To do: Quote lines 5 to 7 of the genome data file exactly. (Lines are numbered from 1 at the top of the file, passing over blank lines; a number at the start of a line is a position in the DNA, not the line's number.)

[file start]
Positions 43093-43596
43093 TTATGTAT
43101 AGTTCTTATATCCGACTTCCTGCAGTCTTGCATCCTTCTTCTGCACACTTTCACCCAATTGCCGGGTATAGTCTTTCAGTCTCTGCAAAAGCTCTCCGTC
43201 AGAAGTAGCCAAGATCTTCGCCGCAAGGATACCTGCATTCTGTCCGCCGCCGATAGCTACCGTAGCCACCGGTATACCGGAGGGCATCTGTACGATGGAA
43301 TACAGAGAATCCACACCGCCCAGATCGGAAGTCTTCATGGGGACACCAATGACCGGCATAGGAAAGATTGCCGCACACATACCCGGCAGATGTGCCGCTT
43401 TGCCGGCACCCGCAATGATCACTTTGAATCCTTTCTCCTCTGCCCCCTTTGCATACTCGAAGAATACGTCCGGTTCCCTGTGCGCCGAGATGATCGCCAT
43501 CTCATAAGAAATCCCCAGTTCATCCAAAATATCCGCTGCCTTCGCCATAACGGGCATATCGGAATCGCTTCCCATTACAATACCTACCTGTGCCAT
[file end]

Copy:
43301 TACAGAGAATCCACACCGCCCAGATCGGAAGTCTTCATGGGGACACCAATGACCGGCATAGGAAAGATTGCCGCACACATACCCGGCAGATGTGCCGCTT
43401 TGCCGGCACCCGCAATGATCACTTTGAATCCTTTCTCCTCTGCCCCCTTTGCATACTCGAAGAATACGTCCGGTTCCCTGTGCGCCGAGATGATCGCCAT
43501 CTCATAAGAAATCCCCAGTTCATCCAAAATATCCGCTGCCTTCGCCATAACGGGCATATCGGAATCGCTTCCCATTACAATACCTACCTGTGCCAT